Op-Ed: Is the best of all possible worlds left-handed?

Not long ago I was at a meeting when a colleague started taking notes. When I saw her holding a pen in her left hand, I couldn’t help it. “Ah,” I said, “another leftist” – as if we were both members of a special club.

In a way, of course, that’s true; Left-handed people make up about 10% of the population, although we’ve also had five of the last nine US Presidents. And it’s not just in the Oval Office that we stand out. Julius Caesar, Leonardo da Vinci, Winston Churchill, Ruth Bader Ginsburg, Oprah Winfrey, Babe Ruth and Jimi Hendrix – all left-handers who have played outsized roles.

There are various theories as to why this is, ranging from the way we process information (“While nearly all right-handed people process language exclusively in their left hemisphere,” reports the New York Times, “about half of all left-handed people do Hands have language centers on both sides of the brain”) on the hurdles left-handers face. Being left-handed means adapting to a world built for right-handed people; from school desks to fountain pens to notebooks, from wearing a watch to stringing a guitar. When I was a kid, my dad—also left-handed—taught me to hit with my right hand, which he had been encouraged to do growing up. As far as fielding goes, don’t get me started with the limited left-handed baseball glove options, at least for the time being.

Left-handedness has always been a badge of honor for me. It’s a trait I’m happy to share with my father. Maybe my only regret is that my kids are both right-handed; I feel like I let the site down. When he was a boy, my grandfather was retrained to use his right hand – he eventually became ambidextrous – and in elementary school we were never more than one or two of us. So being left-handed has always felt exclusive, like an identifying brand.

However, society has often seen things differently. Traditionally, left-handers have been derided as unreliable, even suspect. The word “dark” comes from “Sinestra‘, which means ‘left’ in Latin. In certain cultures where the left hand is used for personal hygiene, it is known as “the unclean hand.”

And then, of course, there is politics, in which the “left” takes on a whole range of eventualities depending on where you are on the ideological spectrum. During the last few election cycles, as partisanship has been super-ionized, we have seen the word thrown around as some sort of insult. I cringe every time I hear it being used as if it constitutes a direct attack.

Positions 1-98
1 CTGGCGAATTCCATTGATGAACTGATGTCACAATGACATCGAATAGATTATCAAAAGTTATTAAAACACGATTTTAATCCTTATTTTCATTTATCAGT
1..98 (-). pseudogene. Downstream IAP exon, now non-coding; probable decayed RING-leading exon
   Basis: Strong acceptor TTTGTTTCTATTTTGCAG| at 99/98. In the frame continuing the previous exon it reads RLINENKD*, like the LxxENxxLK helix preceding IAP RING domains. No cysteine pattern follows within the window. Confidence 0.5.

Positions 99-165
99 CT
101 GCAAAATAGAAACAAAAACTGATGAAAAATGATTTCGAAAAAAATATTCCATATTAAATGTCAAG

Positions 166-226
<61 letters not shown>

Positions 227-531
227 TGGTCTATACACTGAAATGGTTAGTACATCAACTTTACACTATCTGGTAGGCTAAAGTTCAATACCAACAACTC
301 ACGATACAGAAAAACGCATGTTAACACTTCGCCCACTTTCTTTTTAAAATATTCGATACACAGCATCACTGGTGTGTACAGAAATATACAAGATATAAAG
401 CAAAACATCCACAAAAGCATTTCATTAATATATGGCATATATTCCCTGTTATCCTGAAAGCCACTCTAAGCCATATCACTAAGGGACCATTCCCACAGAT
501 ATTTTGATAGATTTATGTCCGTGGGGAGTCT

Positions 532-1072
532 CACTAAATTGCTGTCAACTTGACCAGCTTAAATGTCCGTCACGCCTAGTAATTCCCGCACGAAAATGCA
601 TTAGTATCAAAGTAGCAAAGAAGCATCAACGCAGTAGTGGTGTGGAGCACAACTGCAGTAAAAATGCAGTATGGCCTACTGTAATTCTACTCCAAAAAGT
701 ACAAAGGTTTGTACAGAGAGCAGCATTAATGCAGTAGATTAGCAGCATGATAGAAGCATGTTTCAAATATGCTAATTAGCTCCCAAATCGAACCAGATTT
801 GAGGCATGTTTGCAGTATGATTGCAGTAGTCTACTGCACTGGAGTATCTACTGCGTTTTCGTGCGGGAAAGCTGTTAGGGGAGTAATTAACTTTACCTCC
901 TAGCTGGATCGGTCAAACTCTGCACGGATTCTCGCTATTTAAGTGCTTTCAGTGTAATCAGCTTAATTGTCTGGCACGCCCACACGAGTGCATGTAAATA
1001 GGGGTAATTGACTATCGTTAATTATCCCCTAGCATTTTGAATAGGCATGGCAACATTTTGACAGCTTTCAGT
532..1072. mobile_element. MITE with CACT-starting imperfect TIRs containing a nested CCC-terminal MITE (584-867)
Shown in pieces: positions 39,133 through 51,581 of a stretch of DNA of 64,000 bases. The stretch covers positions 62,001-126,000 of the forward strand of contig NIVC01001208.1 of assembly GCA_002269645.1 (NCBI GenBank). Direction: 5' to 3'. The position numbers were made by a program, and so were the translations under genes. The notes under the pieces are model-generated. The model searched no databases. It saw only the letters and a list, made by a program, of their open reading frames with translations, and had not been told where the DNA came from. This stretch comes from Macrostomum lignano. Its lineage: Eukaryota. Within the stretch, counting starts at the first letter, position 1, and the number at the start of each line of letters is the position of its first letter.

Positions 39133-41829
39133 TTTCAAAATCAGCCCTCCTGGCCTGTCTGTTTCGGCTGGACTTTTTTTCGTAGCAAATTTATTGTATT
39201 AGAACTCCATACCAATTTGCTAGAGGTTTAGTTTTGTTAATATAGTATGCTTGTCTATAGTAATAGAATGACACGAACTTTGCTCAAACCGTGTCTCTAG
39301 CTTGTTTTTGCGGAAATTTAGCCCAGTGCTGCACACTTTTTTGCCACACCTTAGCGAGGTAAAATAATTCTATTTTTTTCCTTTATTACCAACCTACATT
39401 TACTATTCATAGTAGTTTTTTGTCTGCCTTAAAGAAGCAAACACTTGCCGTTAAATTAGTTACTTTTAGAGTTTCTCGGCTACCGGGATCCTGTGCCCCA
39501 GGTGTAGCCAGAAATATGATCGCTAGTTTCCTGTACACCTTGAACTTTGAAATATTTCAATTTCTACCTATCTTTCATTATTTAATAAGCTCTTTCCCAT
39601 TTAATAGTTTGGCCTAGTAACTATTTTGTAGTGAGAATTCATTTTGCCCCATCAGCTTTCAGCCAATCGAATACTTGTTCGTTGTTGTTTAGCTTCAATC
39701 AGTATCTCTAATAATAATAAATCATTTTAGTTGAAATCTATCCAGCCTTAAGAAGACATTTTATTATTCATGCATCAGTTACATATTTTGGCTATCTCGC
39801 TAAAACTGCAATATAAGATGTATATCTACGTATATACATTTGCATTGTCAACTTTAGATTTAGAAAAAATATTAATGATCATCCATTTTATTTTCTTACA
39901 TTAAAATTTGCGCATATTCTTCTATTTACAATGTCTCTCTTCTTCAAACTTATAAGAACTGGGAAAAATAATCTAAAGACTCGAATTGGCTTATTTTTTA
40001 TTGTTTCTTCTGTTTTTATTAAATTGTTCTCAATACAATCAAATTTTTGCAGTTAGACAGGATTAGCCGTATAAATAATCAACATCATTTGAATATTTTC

That’s partly because of my dominant hand and partly because of how I vote. I am unquestionably a leftist political advocate for diversity, justice and inclusion, for immigration reform and same-sex marriage, for abortion and LGBTQ+ rights. I know many right-handers who share these values; how could I not, given their majority? Despite this, I am particularly proud of the connection between the hand I use and the ideals I hold, as if this represents an alignment of my body with my soul.

During this month’s midterm elections, Americans in many jurisdictions — including many independents and apparently some Republicans — leaned left or left enough to keep the expected “red Republican wave” from sweeping us all. As much as I’d like to think this marks the beginning of an ideological shift, I’m content to appreciate the just-in-time emergence of a sane electorate.

I myself was on this page from the beginning. I made a decision a long time ago about where I stand and what I believe in.

At least I think I made the choice. According to a 2009 Stanford University study, “The way we interact with the physical world affects our judgment.” The study did not correlate physical asymmetry with political beliefs, but concluded that “rights tend to do so to judge objects on their right as positive and objects on their left as negative. Leftists do the opposite.”

Does this mean we need more leftists? Perhaps in a Panglossian best of all possible worlds. In the real world, however, I trust our choices and respect a woman’s right to vote. If that sounds leftist, so be it; that’s just common sense to me.

What I mean is that at this moment in our history we could be doing a lot worse than embracing our own left-handed tendencies.

David L. Ulin is a contributing author to Opinion.

https://www.latimes.com/opinion/story/2022-11-24/lefthanded-politically-left-midterm-election Op-Ed: Is the best of all possible worlds left-handed?

Alley Einstein

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